A top French diplomat says the United Nations Security Council will ask Secretary-General Ban Ki-moon for a formal report on the feasibility of a U.N. peacekeeping operation in the West African nation of Mali.
French U.N. envoy Gerard Araud said the 15-member Council agreed Wednesday on the request for the study, and said the body is asking for the completed appraisal from Mr. Ban by the end of March.
This announcement comes as French and African forces continue pressing their battle against Islamist militants who seized control of northern Mali last year. France entered the conflict in January, as militants began moving south toward the capital, Bamako.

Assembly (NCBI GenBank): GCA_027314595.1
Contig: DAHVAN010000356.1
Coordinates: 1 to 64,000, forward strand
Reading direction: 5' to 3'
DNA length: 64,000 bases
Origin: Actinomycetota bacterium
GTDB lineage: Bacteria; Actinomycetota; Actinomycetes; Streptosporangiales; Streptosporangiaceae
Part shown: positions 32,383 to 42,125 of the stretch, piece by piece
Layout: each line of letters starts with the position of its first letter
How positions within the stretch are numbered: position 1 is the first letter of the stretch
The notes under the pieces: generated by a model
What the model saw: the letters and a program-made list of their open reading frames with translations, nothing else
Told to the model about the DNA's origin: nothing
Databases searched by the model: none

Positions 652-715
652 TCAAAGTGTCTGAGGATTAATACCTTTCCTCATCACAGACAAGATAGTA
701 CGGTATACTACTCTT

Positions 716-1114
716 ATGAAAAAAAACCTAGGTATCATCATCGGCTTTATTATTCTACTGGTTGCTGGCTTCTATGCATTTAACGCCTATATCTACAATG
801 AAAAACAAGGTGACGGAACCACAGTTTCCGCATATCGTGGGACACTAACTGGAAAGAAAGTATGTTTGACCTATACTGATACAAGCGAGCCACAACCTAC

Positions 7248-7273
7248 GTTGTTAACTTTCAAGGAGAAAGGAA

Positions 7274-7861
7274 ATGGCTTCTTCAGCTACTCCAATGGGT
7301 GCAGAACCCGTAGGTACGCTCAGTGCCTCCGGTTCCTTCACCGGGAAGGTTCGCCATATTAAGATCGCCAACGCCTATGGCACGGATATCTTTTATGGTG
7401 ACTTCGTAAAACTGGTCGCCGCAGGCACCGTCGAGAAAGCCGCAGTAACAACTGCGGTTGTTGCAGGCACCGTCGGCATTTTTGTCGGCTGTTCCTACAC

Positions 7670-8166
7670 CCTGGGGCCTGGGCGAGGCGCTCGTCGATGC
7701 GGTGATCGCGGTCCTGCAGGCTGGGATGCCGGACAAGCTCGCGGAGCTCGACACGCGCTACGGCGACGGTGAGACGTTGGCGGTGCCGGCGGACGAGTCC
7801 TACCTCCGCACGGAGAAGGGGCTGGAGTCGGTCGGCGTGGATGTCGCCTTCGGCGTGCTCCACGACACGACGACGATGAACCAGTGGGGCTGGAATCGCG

A U.N.-backed African intervention force, known as AFISMA, is preparing to take over ongoing military operations when French combat forces withdraw. Ambassador Araud, speaking Wednesday, did not offer a time frame for a French withdrawal.
Analysts have sought to draw a distinction between U.N. peacekeepers and regional combat forces such as AFISMA, and say a U.N. force could not participate under U.N. rules in the kind of military activity under way in Mali.
U.S. Secretary of State John Kerry and French counterpart Laurent Fabius said Wednesday that neither France nor the United States will have a long-term presence in Mali. Fabius said the shared goal is for African and U.N. forces to step up.
Mali was plunged into crisis last year after soldiers overthrew the president, allowing Islamists to seize control of the north.